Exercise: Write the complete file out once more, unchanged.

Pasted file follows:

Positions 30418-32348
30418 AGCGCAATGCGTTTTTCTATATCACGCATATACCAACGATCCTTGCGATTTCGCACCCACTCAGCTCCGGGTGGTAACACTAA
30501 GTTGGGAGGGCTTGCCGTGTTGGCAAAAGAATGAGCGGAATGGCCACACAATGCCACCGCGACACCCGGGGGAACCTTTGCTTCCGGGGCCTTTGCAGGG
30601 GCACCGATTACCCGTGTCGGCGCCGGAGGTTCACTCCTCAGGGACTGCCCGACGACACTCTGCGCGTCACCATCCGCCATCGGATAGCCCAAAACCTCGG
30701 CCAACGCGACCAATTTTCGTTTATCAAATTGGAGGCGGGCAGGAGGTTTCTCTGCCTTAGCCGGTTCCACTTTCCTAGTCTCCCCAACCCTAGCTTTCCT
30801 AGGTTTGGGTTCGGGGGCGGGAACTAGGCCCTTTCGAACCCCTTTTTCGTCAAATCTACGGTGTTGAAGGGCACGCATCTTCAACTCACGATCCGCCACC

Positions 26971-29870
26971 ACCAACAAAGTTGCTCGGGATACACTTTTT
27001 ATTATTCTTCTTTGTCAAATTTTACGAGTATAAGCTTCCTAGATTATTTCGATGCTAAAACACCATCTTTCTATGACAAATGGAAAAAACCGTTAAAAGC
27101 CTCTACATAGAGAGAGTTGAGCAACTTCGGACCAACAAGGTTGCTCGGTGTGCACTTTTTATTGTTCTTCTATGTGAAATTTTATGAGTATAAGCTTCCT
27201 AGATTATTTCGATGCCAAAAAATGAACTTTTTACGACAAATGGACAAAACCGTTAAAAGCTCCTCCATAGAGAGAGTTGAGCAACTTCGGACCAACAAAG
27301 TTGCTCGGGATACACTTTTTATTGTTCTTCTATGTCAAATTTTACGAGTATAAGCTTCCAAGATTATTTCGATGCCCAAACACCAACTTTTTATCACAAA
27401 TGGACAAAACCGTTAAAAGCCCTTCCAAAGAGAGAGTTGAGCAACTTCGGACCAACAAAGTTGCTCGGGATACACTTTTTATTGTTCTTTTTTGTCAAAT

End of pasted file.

Positions 30418-32348
30418 AGCGCAATGCGTTTTTCTATATCACGCATATACCAACGATCCTTGCGATTTCGCACCCACTCAGCTCCGGGTGGTAACACTAA
30501 GTTGGGAGGGCTTGCCGTGTTGGCAAAAGAATGAGCGGAATGGCCACACAATGCCACCGCGACACCCGGGGGAACCTTTGCTTCCGGGGCCTTTGCAGGG
30601 GCACCGATTACCCGTGTCGGCGCCGGAGGTTCACTCCTCAGGGACTGCCCGACGACACTCTGCGCGTCACCATCCGCCATCGGATAGCCCAAAACCTCGG
30701 CCAACGCGACCAATTTTCGTTTATCAAATTGGAGGCGGGCAGGAGGTTTCTCTGCCTTAGCCGGTTCCACTTTCCTAGTCTCCCCAACCCTAGCTTTCCT
30801 AGGTTTGGGTTCGGGGGCGGGAACTAGGCCCTTTCGAACCCCTTTTTCGTCAAATCTACGGTGTTGAAGGGCACGCATCTTCAACTCACGATCCGCCACC

Positions 26971-29870
26971 ACCAACAAAGTTGCTCGGGATACACTTTTT
27001 ATTATTCTTCTTTGTCAAATTTTACGAGTATAAGCTTCCTAGATTATTTCGATGCTAAAACACCATCTTTCTATGACAAATGGAAAAAACCGTTAAAAGC
27101 CTCTACATAGAGAGAGTTGAGCAACTTCGGACCAACAAGGTTGCTCGGTGTGCACTTTTTATTGTTCTTCTATGTGAAATTTTATGAGTATAAGCTTCCT
27201 AGATTATTTCGATGCCAAAAAATGAACTTTTTACGACAAATGGACAAAACCGTTAAAAGCTCCTCCATAGAGAGAGTTGAGCAACTTCGGACCAACAAAG
27301 TTGCTCGGGATACACTTTTTATTGTTCTTCTATGTCAAATTTTACGAGTATAAGCTTCCAAGATTATTTCGATGCCCAAACACCAACTTTTTATCACAAA
27401 TGGACAAAACCGTTAAAAGCCCTTCCAAAGAGAGAGTTGAGCAACTTCGGACCAACAAAGTTGCTCGGGATACACTTTTTATTGTTCTTTTTTGTCAAAT